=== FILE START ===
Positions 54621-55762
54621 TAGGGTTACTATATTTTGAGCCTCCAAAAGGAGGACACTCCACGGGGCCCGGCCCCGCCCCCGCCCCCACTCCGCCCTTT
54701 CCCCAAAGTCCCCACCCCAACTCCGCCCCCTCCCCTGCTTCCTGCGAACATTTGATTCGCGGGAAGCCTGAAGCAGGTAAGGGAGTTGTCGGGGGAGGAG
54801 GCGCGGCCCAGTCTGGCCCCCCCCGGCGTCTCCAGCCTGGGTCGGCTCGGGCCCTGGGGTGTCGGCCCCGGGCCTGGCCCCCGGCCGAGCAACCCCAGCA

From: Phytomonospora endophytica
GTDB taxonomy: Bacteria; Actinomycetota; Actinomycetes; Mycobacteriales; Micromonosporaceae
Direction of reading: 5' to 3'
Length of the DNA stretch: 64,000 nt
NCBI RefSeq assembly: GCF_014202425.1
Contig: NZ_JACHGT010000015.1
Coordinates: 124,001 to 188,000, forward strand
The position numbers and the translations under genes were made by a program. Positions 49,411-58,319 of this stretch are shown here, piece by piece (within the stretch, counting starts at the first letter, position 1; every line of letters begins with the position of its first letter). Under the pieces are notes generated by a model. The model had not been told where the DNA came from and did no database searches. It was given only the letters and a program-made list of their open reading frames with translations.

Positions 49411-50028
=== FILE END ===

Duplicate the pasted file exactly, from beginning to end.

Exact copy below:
Positions 54621-55762
54621 TAGGGTTACTATATTTTGAGCCTCCAAAAGGAGGACACTCCACGGGGCCCGGCCCCGCCCCCGCCCCCACTCCGCCCTTT
54701 CCCCAAAGTCCCCACCCCAACTCCGCCCCCTCCCCTGCTTCCTGCGAACATTTGATTCGCGGGAAGCCTGAAGCAGGTAAGGGAGTTGTCGGGGGAGGAG
54801 GCGCGGCCCAGTCTGGCCCCCCCCGGCGTCTCCAGCCTGGGTCGGCTCGGGCCCTGGGGTGTCGGCCCCGGGCCTGGCCCCCGGCCGAGCAACCCCAGCA

From: Phytomonospora endophytica
GTDB taxonomy: Bacteria; Actinomycetota; Actinomycetes; Mycobacteriales; Micromonosporaceae
Direction of reading: 5' to 3'
Length of the DNA stretch: 64,000 nt
NCBI RefSeq assembly: GCF_014202425.1
Contig: NZ_JACHGT010000015.1
Coordinates: 124,001 to 188,000, forward strand
The position numbers and the translations under genes were made by a program. Positions 49,411-58,319 of this stretch are shown here, piece by piece (within the stretch, counting starts at the first letter, position 1; every line of letters begins with the position of its first letter). Under the pieces are notes generated by a model. The model had not been told where the DNA came from and did no database searches. It was given only the letters and a program-made list of their open reading frames with translations.

Positions 49411-50028